RSNA Press Release

For Emergency Radiology at a Trauma Center, Quality Assurance Does Make a Difference

Released: June 26, 2002

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Maureen Morley
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Marijo Millette Zerfoss
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OAK BROOK, Ill.--Patients are the undisputed winners when a quality assurance (QA) program is established for radiologic imaging studies in the emergency department (ED), reports a Yale University School of Medicine study published in the July issue of the journal Radiology.

Patients today are increasingly in need of advanced imaging studies at all hours in the ED. Because it is impractical to make numerous subspecialists available at all times, an option is to have an expert re-interpret every non-conventional study on the following day. As co-author Howard P. Forman, M.D., M.B.A., points out, "The patients receive timely service and the assurance that specialists are looking closely at all of their studies."

Dr. Forman, associate professor of diagnostic radiology and management and a lecturer in the department of Economics at Yale, believes that with a QA program in place, "Patients get the best of both worlds, by having rapid clinical care delivery and the high level of attention that they expect from an academic medical center, at all hours of the day."

For the Yale study, the investigators took their cue from industries where high reliability is at a premium. Their solution was to incorporate added redundancy in personnel and safety measures. This demanded that all non-conventional imaging studies done in the ED be read first by the attending radiologist and later reviewed by a subspecialty radiologist.

The QA approach was tested in a consecutive series of 531 trauma patients - adults and children - who had abdominal/pelvic CT studies done at a trauma center. A board-certified or board-eligible radiologist acted as the primary reader during the ED work-up, and a subspecialty abdominal imaging radiologist provided the QA interpretation within the next 24 hours. Some of the relevant findings were as follows:

  • The primary reading and QA review were discordant in 30 percent of cases. In a majority of these cases, however, the preliminary report was not altered. In several other instances, changes were edited into the final report, or new findings were added.
  • The reinterpretation resulted in a change in patient management in only 2.4 percent of total cases (8 percent of discordant cases). One patient was readmitted to the hospital.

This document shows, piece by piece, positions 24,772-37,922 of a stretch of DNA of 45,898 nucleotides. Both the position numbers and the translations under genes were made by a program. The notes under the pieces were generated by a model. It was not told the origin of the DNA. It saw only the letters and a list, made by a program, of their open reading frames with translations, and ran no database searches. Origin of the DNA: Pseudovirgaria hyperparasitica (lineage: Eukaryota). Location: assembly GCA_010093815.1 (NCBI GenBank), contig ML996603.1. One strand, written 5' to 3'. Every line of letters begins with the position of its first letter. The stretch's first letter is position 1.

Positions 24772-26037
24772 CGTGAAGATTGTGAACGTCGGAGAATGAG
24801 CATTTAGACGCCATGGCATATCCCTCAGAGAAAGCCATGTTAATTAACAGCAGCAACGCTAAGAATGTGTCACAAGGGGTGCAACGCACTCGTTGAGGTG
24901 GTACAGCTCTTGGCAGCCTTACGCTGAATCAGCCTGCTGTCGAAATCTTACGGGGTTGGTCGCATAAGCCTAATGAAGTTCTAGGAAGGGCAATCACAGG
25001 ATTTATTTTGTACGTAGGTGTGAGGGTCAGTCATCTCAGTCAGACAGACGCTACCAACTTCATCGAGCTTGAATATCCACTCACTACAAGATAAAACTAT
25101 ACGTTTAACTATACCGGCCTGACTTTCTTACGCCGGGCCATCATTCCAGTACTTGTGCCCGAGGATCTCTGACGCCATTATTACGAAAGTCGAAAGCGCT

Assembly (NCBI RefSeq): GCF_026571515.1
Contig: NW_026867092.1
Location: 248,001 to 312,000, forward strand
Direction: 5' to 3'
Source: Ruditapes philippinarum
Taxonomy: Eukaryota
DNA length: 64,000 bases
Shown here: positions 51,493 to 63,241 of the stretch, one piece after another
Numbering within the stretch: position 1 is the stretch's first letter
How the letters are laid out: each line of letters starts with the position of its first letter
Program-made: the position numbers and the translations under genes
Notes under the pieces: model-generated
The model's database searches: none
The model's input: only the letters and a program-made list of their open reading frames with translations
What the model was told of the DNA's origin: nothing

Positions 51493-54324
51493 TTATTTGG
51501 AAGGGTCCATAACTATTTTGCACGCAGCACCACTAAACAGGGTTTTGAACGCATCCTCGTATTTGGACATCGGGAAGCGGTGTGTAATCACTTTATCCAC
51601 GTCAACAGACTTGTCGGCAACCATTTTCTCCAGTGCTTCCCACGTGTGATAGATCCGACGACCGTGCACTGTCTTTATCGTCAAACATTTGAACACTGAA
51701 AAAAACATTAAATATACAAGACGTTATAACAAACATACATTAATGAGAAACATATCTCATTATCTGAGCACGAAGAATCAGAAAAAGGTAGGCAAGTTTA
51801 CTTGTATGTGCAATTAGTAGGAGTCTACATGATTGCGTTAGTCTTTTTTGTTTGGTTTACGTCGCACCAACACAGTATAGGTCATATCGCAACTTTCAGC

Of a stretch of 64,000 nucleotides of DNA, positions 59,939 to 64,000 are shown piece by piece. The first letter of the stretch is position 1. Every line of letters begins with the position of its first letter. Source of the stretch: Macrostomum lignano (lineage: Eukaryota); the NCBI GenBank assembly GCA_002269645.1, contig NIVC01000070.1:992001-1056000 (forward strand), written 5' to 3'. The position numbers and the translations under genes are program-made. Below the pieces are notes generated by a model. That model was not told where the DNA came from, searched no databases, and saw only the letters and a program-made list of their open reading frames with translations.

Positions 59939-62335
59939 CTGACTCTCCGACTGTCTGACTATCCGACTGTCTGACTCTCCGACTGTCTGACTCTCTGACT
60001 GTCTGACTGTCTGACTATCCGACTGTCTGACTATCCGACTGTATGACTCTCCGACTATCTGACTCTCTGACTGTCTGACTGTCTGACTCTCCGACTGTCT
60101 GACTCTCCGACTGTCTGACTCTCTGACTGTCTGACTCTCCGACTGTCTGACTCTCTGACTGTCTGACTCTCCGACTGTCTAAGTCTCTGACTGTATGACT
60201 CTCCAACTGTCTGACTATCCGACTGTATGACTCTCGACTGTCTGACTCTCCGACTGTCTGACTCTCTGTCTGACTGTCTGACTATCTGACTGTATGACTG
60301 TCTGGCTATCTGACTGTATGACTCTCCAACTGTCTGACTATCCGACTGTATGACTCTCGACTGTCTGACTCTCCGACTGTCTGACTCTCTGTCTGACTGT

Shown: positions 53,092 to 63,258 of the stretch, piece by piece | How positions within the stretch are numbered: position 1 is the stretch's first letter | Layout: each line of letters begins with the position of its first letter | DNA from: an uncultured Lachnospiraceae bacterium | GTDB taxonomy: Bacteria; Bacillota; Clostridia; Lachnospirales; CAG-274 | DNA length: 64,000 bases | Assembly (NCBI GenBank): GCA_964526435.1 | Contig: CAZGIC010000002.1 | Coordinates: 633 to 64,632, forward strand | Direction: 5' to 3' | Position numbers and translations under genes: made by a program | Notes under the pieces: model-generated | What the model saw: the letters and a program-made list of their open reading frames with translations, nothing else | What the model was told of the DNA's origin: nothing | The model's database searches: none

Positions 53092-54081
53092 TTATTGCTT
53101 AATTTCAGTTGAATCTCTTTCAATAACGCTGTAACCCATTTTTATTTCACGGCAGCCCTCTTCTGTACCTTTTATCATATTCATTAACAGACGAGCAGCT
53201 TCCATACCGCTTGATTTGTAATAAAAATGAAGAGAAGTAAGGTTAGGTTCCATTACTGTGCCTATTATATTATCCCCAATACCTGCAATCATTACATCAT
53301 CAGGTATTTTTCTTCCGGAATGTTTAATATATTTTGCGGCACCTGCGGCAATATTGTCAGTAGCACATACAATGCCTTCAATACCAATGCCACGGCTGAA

• Six patients had further diagnostic imaging. Four reports upheld the QA reading, whereas two favored the primary interpretation.

Dr. Forman makes the important point that, although a 30 percent rate of discordant findings sounds high, "most of these are either differences of opinion, differences in thresholds for defining some anatomical or pathological variations, or generally less critical findings." While most discordant readings do not lead to altered patient management, the investigators concluded that a QA program serves an important purpose by identifying clinically significant findings - no matter how infrequent - that are missed by the primary reader. In addition, it provides invaluable education to medical staff and attending radiologists and, most importantly, it benefits the people treated in the ED. Dr. Forman concludes, "A quality assurance program can reduce errors, improve the delivery of health services and provide better outcomes to patients."

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Radiology is a monthly scientific journal devoted to clinical radiology and allied sciences. The journal is edited by Anthony V. Proto, M.D., School of Medicine, Virginia Commonwealth University, Richmond, Virginia. Radiology is owned and published by the Radiological Society of North America, Inc. (http://radiology.rsnajnls.org)

The RSNA is an association of more than 30,000 radiologists and physicists in medicine dedicated to education and research in the science of radiology. The Society's headquarters is located at 820 Jorie Boulevard in Oak Brook, Illinois 60523-2251.

"Evaluation of an Emergency Radiology Quality Assurance Program at a Level One Trauma Center." Collaborating with Dr. Forman on this paper were Luke S. Yoon, B.S., Andrew H. Haims, M.D., James A. Brink, M.D., and Reuven Rabinovici, M.D.